What amazes me is the keen contrast, the devilish dichotomy, the quickening of shadows in sunlight. What amazes me is how quickly things can change. How one moment, one good moment, can be crammed with mundane joys, spilling over, leaking laughter. And how the very next moment can be opaque with uncertainty, spiky and mean. What amazes me is that these two moments can exist, side by side, unknowing neighbors, separated by a ruthless pinch of time.
This morning was the perfect example. This morning was business as usual. Husband and I stirred under the sheets, embracing the inevitability of a new November day. He popped up, took a shower. I lingered in bed, thinking and stretching and smiling. Smiling because my best friends from law school are here in town with their brand new baby girls. Smiling because it is another Friday, that day knitted with fibers of freedom and frolic. Smiling because things are good. Husband and I divided and conquered. He pulled Baby out of bed and I did the same with Toddler. We reunited in the hallway, a family of four, ready to conquer another day.
In the living room, we watched cartoons, sipped coffee and spilled it, played with toys, new and old. My mind danced back and forth between work and play, between to-do lists and the Halloween stickers on my pajama bottoms. Back and forth. Husband and I spoke in loving and unfinished sentences, juggling babies and ideas. Always juggling. And then I saw it. The red light on my BlackBerry. Blinking. Always blinking.
And so I grabbed it and checked my messages. There were the typical emails from Bergdorf’s and J. Crew and all of the other places that have me on their mailing list for some reason. And buried in there was an early morning email from my friend. My good friend who is very pregnant – 38 weeks pregnant – with her second child. I opened it. But it wasn’t from her. It was from her husband. In the email which was addressed to me and a handful of other friends, her husband informed us that my friend is in the intensive care unit of a local hospital. She has been diagnosed with viral pneumonia and it is very likely that she also has H1N1. I read these words, these quiet and lonely words laced with fear and information and defiance, splashed across my tiny screen and my heart dropped. I called my friend’s husband.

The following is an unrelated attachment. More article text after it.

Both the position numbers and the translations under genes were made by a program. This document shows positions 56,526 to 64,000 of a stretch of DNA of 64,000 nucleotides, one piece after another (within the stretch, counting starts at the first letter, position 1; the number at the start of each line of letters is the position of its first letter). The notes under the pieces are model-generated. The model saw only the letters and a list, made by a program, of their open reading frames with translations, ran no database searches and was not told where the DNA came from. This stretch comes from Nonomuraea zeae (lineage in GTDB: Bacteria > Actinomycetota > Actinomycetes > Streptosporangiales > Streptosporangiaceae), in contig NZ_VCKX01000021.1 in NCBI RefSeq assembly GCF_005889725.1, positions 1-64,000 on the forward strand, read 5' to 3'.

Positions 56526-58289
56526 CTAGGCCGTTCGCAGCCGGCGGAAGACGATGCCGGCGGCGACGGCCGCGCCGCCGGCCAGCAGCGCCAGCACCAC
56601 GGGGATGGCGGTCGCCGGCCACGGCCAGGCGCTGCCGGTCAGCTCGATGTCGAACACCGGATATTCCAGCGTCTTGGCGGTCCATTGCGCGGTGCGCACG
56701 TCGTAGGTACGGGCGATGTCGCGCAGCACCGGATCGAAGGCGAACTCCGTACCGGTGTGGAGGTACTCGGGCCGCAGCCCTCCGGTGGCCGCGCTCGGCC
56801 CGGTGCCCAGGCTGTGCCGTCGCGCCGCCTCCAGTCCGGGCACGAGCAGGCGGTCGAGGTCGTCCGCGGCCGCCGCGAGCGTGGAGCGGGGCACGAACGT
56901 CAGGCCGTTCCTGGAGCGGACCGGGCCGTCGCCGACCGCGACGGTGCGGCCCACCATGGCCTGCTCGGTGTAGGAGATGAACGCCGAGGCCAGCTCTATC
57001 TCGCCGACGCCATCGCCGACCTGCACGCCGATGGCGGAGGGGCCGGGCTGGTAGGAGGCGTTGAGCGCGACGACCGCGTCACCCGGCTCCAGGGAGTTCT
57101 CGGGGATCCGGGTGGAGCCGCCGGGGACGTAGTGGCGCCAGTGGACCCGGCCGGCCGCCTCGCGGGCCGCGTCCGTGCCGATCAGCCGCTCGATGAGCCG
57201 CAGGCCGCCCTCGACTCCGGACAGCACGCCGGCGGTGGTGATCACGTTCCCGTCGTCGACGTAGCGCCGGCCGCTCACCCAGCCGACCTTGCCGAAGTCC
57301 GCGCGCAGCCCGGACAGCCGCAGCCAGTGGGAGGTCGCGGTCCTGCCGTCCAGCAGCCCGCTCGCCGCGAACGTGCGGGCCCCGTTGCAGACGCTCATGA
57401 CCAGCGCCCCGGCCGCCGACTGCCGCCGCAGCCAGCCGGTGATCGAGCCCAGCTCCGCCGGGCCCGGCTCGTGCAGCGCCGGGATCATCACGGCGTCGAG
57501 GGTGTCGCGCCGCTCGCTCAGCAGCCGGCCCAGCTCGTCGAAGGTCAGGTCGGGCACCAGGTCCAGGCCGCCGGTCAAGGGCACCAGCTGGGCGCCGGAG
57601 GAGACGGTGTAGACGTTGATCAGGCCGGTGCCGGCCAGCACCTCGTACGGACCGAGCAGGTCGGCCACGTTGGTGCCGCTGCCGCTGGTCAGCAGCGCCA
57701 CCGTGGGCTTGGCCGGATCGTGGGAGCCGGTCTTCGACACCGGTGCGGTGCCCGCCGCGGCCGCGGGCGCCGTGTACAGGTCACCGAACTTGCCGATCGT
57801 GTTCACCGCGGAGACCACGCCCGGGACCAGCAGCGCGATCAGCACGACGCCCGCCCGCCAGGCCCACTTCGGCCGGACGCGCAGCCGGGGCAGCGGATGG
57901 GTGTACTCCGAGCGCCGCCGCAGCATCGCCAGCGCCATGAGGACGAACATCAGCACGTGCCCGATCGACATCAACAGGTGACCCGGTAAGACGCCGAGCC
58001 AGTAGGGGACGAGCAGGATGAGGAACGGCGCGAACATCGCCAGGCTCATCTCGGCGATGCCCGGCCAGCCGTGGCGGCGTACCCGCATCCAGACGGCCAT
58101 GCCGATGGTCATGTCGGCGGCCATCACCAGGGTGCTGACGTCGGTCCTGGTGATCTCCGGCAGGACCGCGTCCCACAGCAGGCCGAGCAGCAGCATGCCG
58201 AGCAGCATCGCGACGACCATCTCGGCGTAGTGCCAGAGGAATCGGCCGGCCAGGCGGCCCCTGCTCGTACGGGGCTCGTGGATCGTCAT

He answered. We talked for a while. He told me that my friend is very sick but is in capable hands, that the hospital staff are monitoring her and the baby very closely. I listened as he talked, my heart tearing a bit with each word. And as I listened, I grew eager, rabidly eager, to do something, anything, to help in some way. As I listened, I grew aware, painfully aware, that there is nothing I can do. But I said those words, cliched and heartfelt that escape us in times like these, Please let me know if there is anything I can do. Anything. And this man, this wonderful and loving husband and father, thanked me for my offer. He agreed to keep me posted. He thanked me for my concern.
I have spoken to my friend’s husband once since. It sounds like her condition has improved slightly and that she will spend at least another twenty-four hours in the ICU. It was good to hear that she is incrementally getting better. She will get better. She will. She and her baby will be just fine. They are in the hands of experts and shrouded in the love and prayers of so many.
But. But here I sit, alone at Starbucks, puttering away at my keyboard, utterly helpless. There is nothing I can do. I can cross my fingers. I can send good thoughts. I can call her husband at appropriate intervals. I can hope and then hope some more. And I will. And I can write. I can spill words and worry onto the page. I can arrange sentences on my screen to arrive on yours, asking you to keep my friend and her family in your thoughts – and in your prayers if you are someone who prays. These are things I can do. And they won’t make an iota of a difference, will they? No. If only. If only I could type and type and type and edit and edit and edit and make everything okay. If only.
What amazes me is the keen contrast, the devilish dichotomy, the quickening of shadows in sunlight. What amazes me is how quickly things can change. And now I wait, patiently, humbly, for the next moment to arrive, the brighter one. I wait for the moment in the not-too-distant future when I will hug my beautiful friend and her incomparable husband and their kids and celebrate health and happiness and love and life.